ADDIS ABABA/ NEW DELHI, April 9, 2013
Five soldiers of the Indian Army were killed and four injured in an ambush on Tuesday morning of their United Nations peacekeeping mission by unidentified assailants in South Sudan. Seven civilians also perished in the ambush that began at 9 a.m. and continued for over an hour.
Lt. Colonel Mahipal Singh, Havaldars Heera Lal and Bharat Sasmal, Naib Subedar Shiv Kumar Pal and Sipahi Naval Kishore were killed as they escorted a 32-member convoy near the settlement of Gumuruk in Jonglei State. According to agency reports, the convoy was en route to Bor when it was struck by rocket-propelled grenades and small arms fire.
Some members of the convoy are yet to be accounted for. Last month, an Indian soldier was shot at and injured in the same region.
A U.N. spokesperson declined to share details of the nature of the convoy or the number of people missing.
In a telephone conversation, Col. Saurabh Mishra, Commanding Officer of the 6 Mahar regiment in Jonglei, declined to comment as he was focused on evacuating those killed and injured.
The bodies of those killed would be brought back to the country, said official sources in the Ministry of External Affairs.
Defence Minister A.K. Antony lauded the bravery of the slain soldiers and conveyed his grief to their families.
Hilde F. Johnson, Special Representative of the U.N. Secretary-General in South Sudan, condemned the attacked “in the strongest terms,” a U.N. release said.
A contingent of 2,200 Indian Army personnel are deployed with the United Nations Mission in South Sudan (UNMISS). While one group is based in Malakkal on the border with Sudan, the other one is deployed in Jonglei. Elsewhere on the African continent, Indian troops are involved in peacekeeping operations in the Democratic Republic of Congo and Cote d’Ivoire.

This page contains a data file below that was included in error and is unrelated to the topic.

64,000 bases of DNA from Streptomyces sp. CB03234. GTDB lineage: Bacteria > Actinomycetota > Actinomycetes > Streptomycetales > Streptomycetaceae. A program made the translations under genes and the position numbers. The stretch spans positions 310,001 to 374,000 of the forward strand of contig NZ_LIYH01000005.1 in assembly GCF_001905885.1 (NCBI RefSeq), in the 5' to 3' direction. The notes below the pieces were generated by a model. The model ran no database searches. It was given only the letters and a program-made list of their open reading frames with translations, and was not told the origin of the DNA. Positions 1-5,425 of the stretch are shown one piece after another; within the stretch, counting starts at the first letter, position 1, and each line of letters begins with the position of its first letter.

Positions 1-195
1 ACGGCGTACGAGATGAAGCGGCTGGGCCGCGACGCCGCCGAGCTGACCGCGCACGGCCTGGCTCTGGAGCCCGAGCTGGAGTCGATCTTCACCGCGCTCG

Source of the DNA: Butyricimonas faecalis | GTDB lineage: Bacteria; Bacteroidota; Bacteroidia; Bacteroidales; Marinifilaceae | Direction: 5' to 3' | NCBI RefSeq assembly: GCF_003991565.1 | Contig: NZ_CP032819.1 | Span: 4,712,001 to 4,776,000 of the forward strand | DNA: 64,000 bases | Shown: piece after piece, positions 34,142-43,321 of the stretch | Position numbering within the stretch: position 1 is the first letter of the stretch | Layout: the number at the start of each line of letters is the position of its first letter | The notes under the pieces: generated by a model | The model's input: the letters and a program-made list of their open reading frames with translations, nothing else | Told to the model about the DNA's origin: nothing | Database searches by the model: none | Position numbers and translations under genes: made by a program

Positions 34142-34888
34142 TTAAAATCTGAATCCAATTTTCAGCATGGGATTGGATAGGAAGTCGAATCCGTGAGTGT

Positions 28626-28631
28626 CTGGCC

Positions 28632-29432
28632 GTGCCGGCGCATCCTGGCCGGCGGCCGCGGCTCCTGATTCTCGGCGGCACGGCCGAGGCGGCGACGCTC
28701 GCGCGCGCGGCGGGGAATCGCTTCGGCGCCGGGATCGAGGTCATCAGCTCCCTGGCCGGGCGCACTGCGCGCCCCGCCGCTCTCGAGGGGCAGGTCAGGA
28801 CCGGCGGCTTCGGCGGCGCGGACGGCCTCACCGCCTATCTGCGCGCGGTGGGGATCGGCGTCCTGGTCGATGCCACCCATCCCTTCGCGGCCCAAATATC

“The U.N. peacekeepers were deployed in certain parts of Jonglei, where there is some insecurity,” said Jonglei’s Governor Kuol Manyang Juuk. “Whenever there was any disturbance, the civil population would run to the U.N. camps where they felt secure.”
“The peacekeepers did not engage in any combat, but were friendly and peaceful towards the populace,” he said. A U.N. official confirmed that the peacekeepers conducted regular patrols of the troubled region but were not involved in combat operations.
Jonglei is the largest and most populous State in South Sudan, a country carved out its northern neighbour in 2011 after a brutal civil war spanning many decades. Post-independence, the State has been roiled by inter-ethnic conflict between the Lou Nuer and Murle communities. The conflict has since escalated into a full-blown insurgency led by Murle leader David Yauyau who, the South Sudanese believe, is backed by the government of Sudan. Sudanese officials have repeatedly denied these allegations.
Last week, the U.N. urged South Sudan’s government to protect communities in Jonglei, even as representatives of France, Canada, Norway, the U.S. and the U.K. expressed concern that military conflict, lack of infrastructure, seasonal migration and deterioration of law and order were putting civilian lives at risk. About 17,000 people have been displaced in Jonglei due to the current conflict, according to the U.N.
Apart from providing peacekeepers, India also has significant economic assets in the two countries. Oil and Natural Gas Corporation Videsh Ltd (OVL) has a stake in South Sudan’s oil fields. It has constructed and financed a 741-km pipeline in the north from the Khartoum refinery to Port Sudan on the Red Sea.